Sometimes, You Have to Say a Nice “No”

Yes ma’am! Yes sir!

Most entrepreneurs can’t find enough hours in a day to do all of the things they want. Despite this however, we often find ourselves saying yes to even more requests. Maybe it’s because as entrepreneurs we’re optimists by nature. We believe that even the most mundane tasks can still be squeezed into a day. It could also be due to our instinct to always impress other people and avoid causing disappointment. Builders know this all too often. Clients often make unlimited requests and countless inquiries.

What’s at stake?

When you take on too much, you are putting your health, credibility and efficiency at risk. When you over reach and are not able to deliver on all of your promises, not only will it give you stress, it can also cast a negative light on you and your entire company.

Saying NO without hurting business relationships

A successful entrepreneur should be accountable for all commitments. It’s also important to manage the expectations of both your team and your clients. Here are a few things to remember so that you can say “no” without burning bridges or hurting a client’s feelings.

1. Establish boundaries – When you’re dealing with clients, give them a gentle reminder of the scope and limits of your contract and agreement.  Be professional about it. When you’re dealing with your constituents, know your priorities and limits. Don’t say yes when you actually mean no. Don’t break your own rules. Be calm and firm, but never rude nor disrespectful.

2. Ask for some time to check your calendar – It’s an acceptable business practice to review your schedule first or converse with other principals before committing to an answer. It’s not a good idea to quickly say yes when you’re not yet sure that you can deliver. A quick no on the other hand can immediately ruin good ties. Again, be professional. Check your schedule first and see if you can confidently say yes to a request before doing so.

3. Pause – Before saying yes, take a deep breath and think. What do you r instincts say? Should you say yes? Or is your mind screaming, “No you cannot possibly accommodate this!” You can also take a longer pause and give yourself some time to make a pros and cons list. Talk to the client and lay out your situation first. This can lead you both to a nice compromise. The key here is to stop briefly and assess the situation. It also buys you some time!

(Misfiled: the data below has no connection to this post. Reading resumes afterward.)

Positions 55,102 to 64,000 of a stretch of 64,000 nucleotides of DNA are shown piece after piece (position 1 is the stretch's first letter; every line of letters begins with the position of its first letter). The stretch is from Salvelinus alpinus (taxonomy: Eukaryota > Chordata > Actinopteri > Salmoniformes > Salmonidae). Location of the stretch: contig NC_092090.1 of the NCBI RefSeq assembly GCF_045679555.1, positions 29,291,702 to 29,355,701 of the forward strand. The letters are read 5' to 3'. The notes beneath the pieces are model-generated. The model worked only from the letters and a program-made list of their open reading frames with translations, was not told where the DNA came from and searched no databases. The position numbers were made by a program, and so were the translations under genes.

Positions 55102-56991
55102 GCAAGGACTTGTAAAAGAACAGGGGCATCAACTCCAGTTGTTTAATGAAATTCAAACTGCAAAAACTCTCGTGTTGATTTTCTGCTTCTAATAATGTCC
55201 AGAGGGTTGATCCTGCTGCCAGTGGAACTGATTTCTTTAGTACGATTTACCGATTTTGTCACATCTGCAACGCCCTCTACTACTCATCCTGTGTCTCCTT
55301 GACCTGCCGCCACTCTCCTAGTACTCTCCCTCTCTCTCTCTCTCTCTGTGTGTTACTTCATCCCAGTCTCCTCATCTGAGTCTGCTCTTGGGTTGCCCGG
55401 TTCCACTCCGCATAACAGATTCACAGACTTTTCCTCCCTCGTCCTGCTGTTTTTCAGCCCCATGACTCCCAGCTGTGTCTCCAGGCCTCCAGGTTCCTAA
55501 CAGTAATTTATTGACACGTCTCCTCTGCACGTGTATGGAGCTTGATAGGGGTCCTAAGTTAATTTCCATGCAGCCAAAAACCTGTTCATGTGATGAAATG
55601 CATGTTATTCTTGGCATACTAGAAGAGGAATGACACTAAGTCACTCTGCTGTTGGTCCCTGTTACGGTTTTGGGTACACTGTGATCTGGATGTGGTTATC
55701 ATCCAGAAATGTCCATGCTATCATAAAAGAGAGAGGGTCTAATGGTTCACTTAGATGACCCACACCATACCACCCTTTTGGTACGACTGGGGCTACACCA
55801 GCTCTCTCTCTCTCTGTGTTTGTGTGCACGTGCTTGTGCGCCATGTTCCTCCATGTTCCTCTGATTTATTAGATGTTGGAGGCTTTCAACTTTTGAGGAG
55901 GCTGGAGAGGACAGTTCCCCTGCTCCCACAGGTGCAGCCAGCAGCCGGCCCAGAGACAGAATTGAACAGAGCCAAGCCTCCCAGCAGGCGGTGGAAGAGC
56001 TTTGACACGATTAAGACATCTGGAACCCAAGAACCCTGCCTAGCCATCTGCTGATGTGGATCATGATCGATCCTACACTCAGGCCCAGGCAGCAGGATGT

4. Explain your constraints – Don’t be so quick to dole out the rejection. Make sure to provide the requestor with a clear context. The task they’re asking may be too hard on your current workload, manpower, budget, or strategies. Make sure to keep things encouraging first.

5. Say YES to the person, NO to the task – Sometimes, it’s all about the manner on how you talk to someone. Make sure that the other person understands how positively you feel about them. Even if you may not be able to accommodate the request now, reassure them that it’s not a personal affront. Keep the relationship on a positive note.

6.  Sandwich the NO between a double YES – If you’re sure that you won’t be able to commit to a specific request, you can keep things positive by sandwiching the NO between two yeses. For example, if your client demands that you yourself visit the build site, and you absolutely cannot do it, give them a positive project update first, and then end the statement by saying that you will send your best man to personally inspect their concern. Give them two things to smile about so they can forego the minor disappointment.

Before anything else…

But wait, before you do anything drastic, make sure to have a good scheduling system in place. Something like SAM- The Superintendent’s Automated Manager. Use SAM to coordinate your things-to-do and your project timelines. With its instant reporting tools, you’ll find out immediately just where each project stands. It will allow you to check your schedule in an instant, as well as pass along vital information to your key personnel.

So to conclude, remember that it’s okay to say no sometimes. Delegating the request to a team member could be the better solution. Sometimes you also just need to prioritize. As a leader you have to make the tough decisions, but at the end of the day, you still need to keep your stakeholders happy.

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